Markets tend to give off warnings and clues as to when they are about to change trend, even if this trend is to be a short lived correction rather than a major trend reversal. Some of these patterns are easy to spot, while others are more subtle. There are many different methodologies for detecting and assessing reversal signals, the most common method is that of swing trading which is complicated and is based on the principle that the market will yield a buy signal when a previous high has been breached, and it will yield a sell signal when a previous low has been breached. The problem with swing trading methodology is that things become confusing and ambiguous from time to time. The swing highs and lows are hard to assess and qualify as valid swing points, and the way the market breaches these levels is also sometimes unclear.
Traders use all kinds of techniques and methods in order to filter out false signals and ambiguous patterns, sometimes it is possible to do so, and sometimes markets will be so confusing that nothing can see clearly through them. In the case of swing trading for example the market can appear to be breaching a previous swing high or low, and then over the next two days it may reverse once more back to its previous trend, trapping traders on the wrong side of the market. So the use of all powerful analysis methods, such as divergences, swing points, and all kinds of indicators may or may not work.
Some of the leading indicators are chart patterns and divergences, these carry a lot of weight but cannot pinpoint the exact reversal. The 200 hour moving average can be used in this case, if the market is really about to reverse there will be a momentum breakout, following the breach of the 200 hour moving average. The reversal process may continue up until the 200 day moving average is tested, and then the market can still go either way. Another reversal pattern, which is strictly chart based, is the outside day pattern. The outside day pattern is formed by a single day which has huge trading range and exceeds the previous day’s high and low. If the outside day is a down day, then traders consider it as a negative indicator and expect the market to fall in the coming days. If the outside day is an up day then they expect the market to rally in the coming days. Outside days are used as a confirming indicator, in order to confirm readings on other indicators and patterns, such as moving averages and divergences where the potential for a reversal has been spotted. The outside day, if it shows up on the charts, can pinpoint the exact day of reversal. If no outside day exists, then traders must look for other patterns.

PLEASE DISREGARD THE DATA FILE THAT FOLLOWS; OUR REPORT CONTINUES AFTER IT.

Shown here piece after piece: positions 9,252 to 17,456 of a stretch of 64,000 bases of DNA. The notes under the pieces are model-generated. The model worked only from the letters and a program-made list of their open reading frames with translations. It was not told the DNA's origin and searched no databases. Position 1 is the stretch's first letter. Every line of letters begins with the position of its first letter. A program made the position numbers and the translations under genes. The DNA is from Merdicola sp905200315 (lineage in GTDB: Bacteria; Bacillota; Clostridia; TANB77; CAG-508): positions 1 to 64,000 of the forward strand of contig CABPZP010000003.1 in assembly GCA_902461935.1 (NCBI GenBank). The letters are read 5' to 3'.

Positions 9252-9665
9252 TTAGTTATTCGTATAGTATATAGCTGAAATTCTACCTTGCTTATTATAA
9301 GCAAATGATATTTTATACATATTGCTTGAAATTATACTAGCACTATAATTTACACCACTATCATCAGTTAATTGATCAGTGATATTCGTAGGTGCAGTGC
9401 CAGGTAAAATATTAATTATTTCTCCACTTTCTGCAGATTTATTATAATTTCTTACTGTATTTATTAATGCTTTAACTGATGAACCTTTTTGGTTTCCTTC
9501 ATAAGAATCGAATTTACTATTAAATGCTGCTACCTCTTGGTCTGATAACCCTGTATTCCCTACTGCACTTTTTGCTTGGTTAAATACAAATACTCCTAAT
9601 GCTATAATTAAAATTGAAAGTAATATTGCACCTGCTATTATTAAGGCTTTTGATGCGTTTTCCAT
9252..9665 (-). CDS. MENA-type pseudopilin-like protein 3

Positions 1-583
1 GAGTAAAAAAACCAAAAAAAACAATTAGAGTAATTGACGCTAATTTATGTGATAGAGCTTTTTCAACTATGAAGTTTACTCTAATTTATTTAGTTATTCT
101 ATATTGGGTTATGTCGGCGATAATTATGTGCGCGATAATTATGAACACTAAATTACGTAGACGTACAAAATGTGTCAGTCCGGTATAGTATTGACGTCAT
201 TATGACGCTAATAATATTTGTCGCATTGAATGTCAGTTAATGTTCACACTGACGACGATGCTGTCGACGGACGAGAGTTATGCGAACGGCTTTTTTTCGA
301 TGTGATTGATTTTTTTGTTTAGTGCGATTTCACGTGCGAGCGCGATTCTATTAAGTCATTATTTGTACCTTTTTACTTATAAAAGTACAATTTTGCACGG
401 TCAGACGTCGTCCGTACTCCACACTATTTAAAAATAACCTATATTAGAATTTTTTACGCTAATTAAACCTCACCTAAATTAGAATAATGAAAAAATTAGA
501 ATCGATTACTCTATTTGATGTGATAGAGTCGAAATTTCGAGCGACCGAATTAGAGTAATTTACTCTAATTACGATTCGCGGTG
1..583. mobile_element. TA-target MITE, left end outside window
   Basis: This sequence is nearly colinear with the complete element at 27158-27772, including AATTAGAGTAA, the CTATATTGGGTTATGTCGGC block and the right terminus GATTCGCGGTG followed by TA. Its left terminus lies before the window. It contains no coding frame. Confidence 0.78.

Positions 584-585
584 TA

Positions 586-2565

Despite the weaknesses of the outside day pattern, it is used by many traders all the time. The same traders also use trend line analysis, moving averages and more indicators. But there seems to be an inverse relationship between indicator significance and its ability to pinpoint market reversal time. Indicators that are powerful have poor timing, and indicators such as the outside day are weak, but have perfect timing.
So in order for traders to make more sense of the markets, which by their nature are confusing and follow no perfect predictable pattern, they have to combine the benefits of different indicators and chart patterns. And they have to realize that only a portion of these indicators and patterns are relevant to the market at any one time. The market is also influenced by external fundamental factors some of which are very difficult to understand. Fundamentals are complicated and they can even have a double impact on the market, such as a positive impact for the next 30 days and at the same time a negative impact for the next 3 months, all caused by the same economic report. This is only part of the reason why markets are confusing and swing trading methodology fails many times. So that even though the market gives off a valid buy signal now, and it may rally for a week, it can perfectly decline, out of the blue, at some later time.
Traders must know when or at what level they should get out of a trade. Knowing when to exit the market is just as important as when to enter that market. Because as usually, markets can go in the predicted direction, but will do so in the most confusing way possible, and some indicators will be wrong, indicators never agree, and even chart patterns never totally agree on market direction.